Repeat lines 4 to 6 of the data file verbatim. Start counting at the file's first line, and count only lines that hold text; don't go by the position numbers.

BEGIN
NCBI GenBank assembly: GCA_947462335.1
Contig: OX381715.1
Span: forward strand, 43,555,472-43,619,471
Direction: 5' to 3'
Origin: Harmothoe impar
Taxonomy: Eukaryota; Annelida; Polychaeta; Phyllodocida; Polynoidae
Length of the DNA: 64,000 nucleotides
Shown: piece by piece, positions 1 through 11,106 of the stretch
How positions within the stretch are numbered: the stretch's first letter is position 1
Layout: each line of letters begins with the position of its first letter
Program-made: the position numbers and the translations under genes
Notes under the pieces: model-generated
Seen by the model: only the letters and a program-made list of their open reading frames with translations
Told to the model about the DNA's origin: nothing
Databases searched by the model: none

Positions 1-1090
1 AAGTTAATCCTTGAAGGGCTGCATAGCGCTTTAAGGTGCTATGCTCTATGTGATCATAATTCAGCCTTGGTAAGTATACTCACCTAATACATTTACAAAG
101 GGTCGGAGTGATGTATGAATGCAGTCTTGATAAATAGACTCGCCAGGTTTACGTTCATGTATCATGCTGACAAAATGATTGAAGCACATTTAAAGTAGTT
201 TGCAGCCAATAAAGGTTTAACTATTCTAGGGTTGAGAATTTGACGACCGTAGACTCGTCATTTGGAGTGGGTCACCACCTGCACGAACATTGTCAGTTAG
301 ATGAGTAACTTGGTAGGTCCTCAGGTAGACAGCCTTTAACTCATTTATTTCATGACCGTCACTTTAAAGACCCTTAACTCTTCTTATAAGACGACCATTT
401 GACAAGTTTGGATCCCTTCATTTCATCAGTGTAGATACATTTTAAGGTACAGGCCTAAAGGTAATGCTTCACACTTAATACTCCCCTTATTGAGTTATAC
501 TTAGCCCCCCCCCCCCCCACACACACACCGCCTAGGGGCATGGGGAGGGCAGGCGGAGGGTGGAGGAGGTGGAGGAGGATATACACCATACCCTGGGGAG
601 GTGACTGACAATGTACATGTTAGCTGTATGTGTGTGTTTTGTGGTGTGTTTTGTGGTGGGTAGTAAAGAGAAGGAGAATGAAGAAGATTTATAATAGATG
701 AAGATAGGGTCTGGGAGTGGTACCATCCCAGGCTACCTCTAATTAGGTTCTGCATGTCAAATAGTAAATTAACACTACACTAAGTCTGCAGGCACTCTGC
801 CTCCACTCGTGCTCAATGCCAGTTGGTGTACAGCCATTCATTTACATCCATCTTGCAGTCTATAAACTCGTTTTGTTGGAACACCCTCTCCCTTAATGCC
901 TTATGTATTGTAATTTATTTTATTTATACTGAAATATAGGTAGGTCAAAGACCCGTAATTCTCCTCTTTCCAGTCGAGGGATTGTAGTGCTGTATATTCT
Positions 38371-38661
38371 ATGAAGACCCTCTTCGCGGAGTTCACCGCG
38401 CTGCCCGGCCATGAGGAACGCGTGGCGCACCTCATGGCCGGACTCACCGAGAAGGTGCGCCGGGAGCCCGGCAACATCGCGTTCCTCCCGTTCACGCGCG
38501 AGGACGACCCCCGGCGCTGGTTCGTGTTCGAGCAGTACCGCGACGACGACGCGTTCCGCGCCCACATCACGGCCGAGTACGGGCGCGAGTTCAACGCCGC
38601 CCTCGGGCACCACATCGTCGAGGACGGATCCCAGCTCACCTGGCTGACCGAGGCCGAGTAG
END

Direction: 5' to 3'
Origin: Harmothoe impar
Taxonomy: Eukaryota; Annelida; Polychaeta; Phyllodocida; Polynoidae